Researchers discover AI models generate photos of real people and copyrighted images
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What just happened? Researchers have found that popular picture creation models are susceptible to being instructed to generate recognizable images of real people, potentially endangering their privacy. Some prompts cause the AI to copy a picture rather than develop something entirely different. These remade pictures might contain copyrighted material. But what’s worse is that contemporary AI generative models can memorize and replicate private data scraped up for use in an AI training set.
Researchers gathered more than a thousand training examples from the models, which ranged from individual person photographs to film stills, copyrighted news images, and trademarked firm logos, and discovered that the AI reproduced many of them almost identically. Researchers from colleges like Princeton and Berkeley, as well as from the tech sector—specifically Google and DeepMind—conducted the study.
The same team worked on a previous study that pointed out a similar issue with AI language models, especially GPT2, the forerunner to OpenAI’s wildly successful ChatGPT. Reuniting the band, the team under the guidance of Google Brain researcher Nicholas Carlini discovered the results by providing captions for images, such as a person’s name, to Google’s Imagen and Stable Diffusion. Afterward, they verified if any of the generated images matched the originals kept in the model’s database.
The dataset from Stable Diffusion, the multi-terabyte scraped image collection known as LAION, was used to generate the image below. It used the caption specified in the dataset. The identical image, albeit slightly warped by digital noise, was produced when the researchers entered the caption into the Stable Diffusion prompt. Next, the team manually verified if the image was a part of the training set after repeatedly executing the same prompt.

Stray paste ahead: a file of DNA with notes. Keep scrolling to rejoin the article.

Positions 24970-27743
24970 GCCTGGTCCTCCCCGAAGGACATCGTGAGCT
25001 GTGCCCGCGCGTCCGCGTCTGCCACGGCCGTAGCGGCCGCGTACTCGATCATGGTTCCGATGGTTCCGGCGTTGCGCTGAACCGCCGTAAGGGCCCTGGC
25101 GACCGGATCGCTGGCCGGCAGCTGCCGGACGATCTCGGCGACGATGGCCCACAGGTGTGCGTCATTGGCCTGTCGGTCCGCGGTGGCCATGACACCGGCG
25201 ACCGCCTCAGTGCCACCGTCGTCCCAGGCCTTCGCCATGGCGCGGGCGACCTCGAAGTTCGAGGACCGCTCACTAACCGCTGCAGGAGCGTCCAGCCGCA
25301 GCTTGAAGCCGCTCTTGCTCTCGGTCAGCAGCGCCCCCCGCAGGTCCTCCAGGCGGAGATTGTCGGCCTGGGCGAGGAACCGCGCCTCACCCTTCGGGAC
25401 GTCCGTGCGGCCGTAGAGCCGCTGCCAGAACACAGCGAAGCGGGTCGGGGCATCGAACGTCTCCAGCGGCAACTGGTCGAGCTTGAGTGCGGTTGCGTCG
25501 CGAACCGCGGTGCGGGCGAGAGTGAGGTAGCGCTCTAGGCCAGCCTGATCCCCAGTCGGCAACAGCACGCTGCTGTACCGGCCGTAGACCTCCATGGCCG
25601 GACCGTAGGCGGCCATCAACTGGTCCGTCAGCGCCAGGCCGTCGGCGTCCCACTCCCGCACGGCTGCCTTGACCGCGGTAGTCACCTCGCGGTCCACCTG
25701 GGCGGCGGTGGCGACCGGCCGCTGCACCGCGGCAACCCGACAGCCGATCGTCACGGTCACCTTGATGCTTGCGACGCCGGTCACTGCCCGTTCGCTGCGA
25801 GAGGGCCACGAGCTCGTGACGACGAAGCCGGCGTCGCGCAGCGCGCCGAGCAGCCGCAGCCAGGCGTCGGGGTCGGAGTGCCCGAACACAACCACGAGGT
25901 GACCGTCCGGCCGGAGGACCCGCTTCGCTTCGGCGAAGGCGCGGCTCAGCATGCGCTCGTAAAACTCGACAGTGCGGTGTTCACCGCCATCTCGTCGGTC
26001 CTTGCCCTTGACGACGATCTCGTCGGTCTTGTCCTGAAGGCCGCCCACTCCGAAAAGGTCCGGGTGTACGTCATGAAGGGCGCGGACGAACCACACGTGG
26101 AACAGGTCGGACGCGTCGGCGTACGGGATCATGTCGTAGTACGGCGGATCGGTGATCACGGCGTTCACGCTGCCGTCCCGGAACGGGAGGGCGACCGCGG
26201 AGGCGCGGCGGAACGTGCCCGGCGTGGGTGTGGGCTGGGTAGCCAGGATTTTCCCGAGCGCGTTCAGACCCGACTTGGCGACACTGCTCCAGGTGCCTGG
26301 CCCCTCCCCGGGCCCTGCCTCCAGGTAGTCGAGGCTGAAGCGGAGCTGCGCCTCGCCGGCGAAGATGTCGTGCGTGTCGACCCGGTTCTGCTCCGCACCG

The researchers noted that a non-memorized response can still faithfully represent the text that the model was prompted with, but would not have the same pixel makeup and would differ from any training images.
Professor of computer science at ETH Zurich and research participant Florian Tramèr observed significant limitations to the findings. The photos that the researchers were able to extract either recurred frequently in the training data or stood out significantly from the rest of the photographs in the data set. According to Florian Tramèr, those with uncommon names or appearances are more likely to be ‘memorized.’
Diffusion AI models are the least private kind of image-generation model, according to the researchers. In comparison to Generative Adversarial Networks (GANs), an earlier class of picture model, they leak more than twice as much training data. The goal of the research is to alert developers to the privacy risks associated with diffusion models, which include a variety of concerns such as the potential for misuse and duplication of copyrighted and sensitive private data, including medical images, and vulnerability to outside attacks where training data can be easily extracted. A fix that researchers suggest is identifying duplicate generated photos in the training set and removing them from the data collection.